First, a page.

On 18 September 1955 at precisely 10:16 am, in what would be the final territorial expansion of the British Empire, Rockall was officially annexed by the United Kingdom when Lieutenant-Commander Desmond Scott RN, Sergeant Brian Peel RM, Corporal AA Fraser RM, and James Fisher (a civilian naturalist and former Royal Marine), were deposited on the island by a Royal Navy helicopter from HMS Vidal (coincidentally named after the man who first charted the island). The team cemented in a brass plaque on Hall's Ledge and hoisted the Union Flag to stake the UK's claim.


Tibetan nationalists have argued that Tibet was occupied and annexed by People's Republic of China in the 1950s. This position is disputed by the PRC government and Chinese nationalists who argue that China has exercised sovereignty over Tibet since at least the 18th century, and that this sovereignty had been internationally recognized since at least the 20th century. Hence they would argue that the action in 1959 was an internationally acceptable example of a central government reasserting control over an internal region.


In 1961 the former Portuguese colony of Goa was annexed by India.

East Timor

[The accuracy of the statement of Indonesian motives for the annexation of East Timor is questionable, and quotes no sources. ] Following an Indonesian December 7, 1975 attempt to free East Timor from Massacre of the Pro-Integration people by Fretilin (60,000 deaths - Mass Murders Graves by Fretilin in Saboria, Manutane dan Aisirimoun as proofs to this account, some account say even 200,000 deaths as Fretilin forced long march to the forest and used the pro-integration people as human shields) in 1975, East Timor was annexed by Indonesia after the November 28, 1975 democratic Pro-Integration Referendum as the majority had chosen to join Indonesia and then was known as Timor Timur (East Timor Province). It was regarded by Indonesia as the country's 27th province, but this was never recognised by the United Nations nor Portugal. Some of the people of East Timor resisted Indonesian forces in a prolonged guerilla campaign and incited growing unrest. (See: Indonesian rule in East Timor). Following a referendum held in 1999, under a UN sponsored agreement between Indonesia and Portugal, in which majority of its people then rejected the offer of autonomy within Indonesia, East Timor achieved independence in 2002 and is now officially known as Timor-Leste.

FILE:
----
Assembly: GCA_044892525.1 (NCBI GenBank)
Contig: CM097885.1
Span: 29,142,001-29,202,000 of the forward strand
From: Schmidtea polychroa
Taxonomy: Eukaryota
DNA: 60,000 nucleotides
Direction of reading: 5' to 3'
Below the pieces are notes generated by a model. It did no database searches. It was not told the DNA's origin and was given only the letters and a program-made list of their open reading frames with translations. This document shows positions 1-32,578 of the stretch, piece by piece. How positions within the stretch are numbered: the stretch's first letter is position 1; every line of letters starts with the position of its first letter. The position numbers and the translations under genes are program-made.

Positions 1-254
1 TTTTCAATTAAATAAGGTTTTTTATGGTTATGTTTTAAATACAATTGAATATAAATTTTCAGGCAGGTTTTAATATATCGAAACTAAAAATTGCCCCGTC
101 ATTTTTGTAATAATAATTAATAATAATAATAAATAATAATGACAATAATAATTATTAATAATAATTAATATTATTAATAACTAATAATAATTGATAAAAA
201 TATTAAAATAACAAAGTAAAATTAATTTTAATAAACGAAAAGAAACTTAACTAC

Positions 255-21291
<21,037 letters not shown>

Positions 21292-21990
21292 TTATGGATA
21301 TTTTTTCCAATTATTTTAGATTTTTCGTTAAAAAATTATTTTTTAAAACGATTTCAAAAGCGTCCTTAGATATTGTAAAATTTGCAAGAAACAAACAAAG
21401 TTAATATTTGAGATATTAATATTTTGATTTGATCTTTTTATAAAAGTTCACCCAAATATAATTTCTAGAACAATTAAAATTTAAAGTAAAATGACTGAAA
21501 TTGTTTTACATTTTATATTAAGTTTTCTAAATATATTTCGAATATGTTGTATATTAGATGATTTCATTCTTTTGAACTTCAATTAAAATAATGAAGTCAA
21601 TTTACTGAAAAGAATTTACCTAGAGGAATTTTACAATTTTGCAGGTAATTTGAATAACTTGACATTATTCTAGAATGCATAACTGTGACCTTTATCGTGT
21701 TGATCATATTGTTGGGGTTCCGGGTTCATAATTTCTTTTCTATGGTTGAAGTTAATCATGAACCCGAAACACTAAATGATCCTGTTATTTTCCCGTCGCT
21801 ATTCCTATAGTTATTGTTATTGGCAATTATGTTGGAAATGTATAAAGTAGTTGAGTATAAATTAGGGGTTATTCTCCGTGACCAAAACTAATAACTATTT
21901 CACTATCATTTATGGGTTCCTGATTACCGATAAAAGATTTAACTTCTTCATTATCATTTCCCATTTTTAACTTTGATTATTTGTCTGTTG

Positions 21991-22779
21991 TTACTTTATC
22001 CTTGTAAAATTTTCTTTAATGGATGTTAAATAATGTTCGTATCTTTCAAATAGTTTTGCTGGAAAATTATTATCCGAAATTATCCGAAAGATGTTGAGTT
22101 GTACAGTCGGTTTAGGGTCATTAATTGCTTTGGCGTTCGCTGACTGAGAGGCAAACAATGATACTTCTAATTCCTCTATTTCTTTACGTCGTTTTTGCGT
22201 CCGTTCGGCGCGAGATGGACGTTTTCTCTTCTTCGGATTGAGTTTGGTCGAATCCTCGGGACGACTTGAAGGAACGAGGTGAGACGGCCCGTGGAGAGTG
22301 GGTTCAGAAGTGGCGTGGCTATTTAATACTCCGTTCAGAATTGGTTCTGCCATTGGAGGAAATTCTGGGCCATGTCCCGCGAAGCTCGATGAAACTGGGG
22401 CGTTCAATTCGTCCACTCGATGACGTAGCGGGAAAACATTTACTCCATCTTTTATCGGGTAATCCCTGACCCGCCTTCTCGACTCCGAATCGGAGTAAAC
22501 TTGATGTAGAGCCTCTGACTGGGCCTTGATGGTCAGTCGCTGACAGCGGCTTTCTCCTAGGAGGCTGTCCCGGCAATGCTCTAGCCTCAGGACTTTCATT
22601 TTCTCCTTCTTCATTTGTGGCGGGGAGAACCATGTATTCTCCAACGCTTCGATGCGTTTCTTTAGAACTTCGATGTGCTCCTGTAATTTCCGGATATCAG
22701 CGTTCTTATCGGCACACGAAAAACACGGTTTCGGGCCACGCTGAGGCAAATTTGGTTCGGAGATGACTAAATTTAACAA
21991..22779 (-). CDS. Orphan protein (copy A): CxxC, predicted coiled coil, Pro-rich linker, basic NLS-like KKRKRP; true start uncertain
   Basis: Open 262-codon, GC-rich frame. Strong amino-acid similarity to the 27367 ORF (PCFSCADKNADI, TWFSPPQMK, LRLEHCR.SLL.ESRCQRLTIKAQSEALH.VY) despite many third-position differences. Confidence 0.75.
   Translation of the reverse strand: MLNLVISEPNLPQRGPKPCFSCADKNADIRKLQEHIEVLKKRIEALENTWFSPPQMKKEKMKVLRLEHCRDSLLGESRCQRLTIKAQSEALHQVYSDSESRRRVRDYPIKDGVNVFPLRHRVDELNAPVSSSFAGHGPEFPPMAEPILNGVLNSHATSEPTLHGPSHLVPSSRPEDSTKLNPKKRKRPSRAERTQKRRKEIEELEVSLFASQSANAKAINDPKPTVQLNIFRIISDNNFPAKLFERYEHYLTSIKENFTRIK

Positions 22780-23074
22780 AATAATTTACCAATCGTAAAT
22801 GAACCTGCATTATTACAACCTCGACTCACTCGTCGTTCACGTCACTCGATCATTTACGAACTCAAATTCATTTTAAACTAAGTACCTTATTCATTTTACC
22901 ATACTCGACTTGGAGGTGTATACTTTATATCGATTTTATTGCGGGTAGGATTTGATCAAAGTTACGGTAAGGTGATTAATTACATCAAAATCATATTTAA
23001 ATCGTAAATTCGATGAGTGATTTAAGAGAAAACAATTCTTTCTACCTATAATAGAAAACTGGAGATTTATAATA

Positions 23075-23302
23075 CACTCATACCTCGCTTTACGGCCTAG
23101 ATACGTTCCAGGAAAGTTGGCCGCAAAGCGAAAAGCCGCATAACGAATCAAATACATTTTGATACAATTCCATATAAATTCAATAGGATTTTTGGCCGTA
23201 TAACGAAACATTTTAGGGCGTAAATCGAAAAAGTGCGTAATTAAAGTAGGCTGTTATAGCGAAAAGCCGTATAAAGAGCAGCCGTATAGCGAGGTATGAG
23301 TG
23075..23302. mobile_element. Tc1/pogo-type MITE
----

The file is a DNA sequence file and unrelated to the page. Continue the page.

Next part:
West Papua

West Papua, or Irian Jaya as the Indonesian government has re-named it, is the territory on the western half of the island of New Guinea. This area was previously known as Netherlands New Guinea. Unlike Indonesia, which achieved independence in 1949, West Papua remained a Dutch colony until August 15, 1962. That year the Dutch ceded control of the territory to the United Nations (the New York Agreement), and due military and diplomatic pressure exerted by Indonesia, the United Nations transferred the de facto authority to the Indonesian government. In mid 1969 the result of the peaceful democratic People of Irian Referendum (Pepera) held by Indonesian government was a result in favor of integration with the Republic of Indonesia.

Western Sahara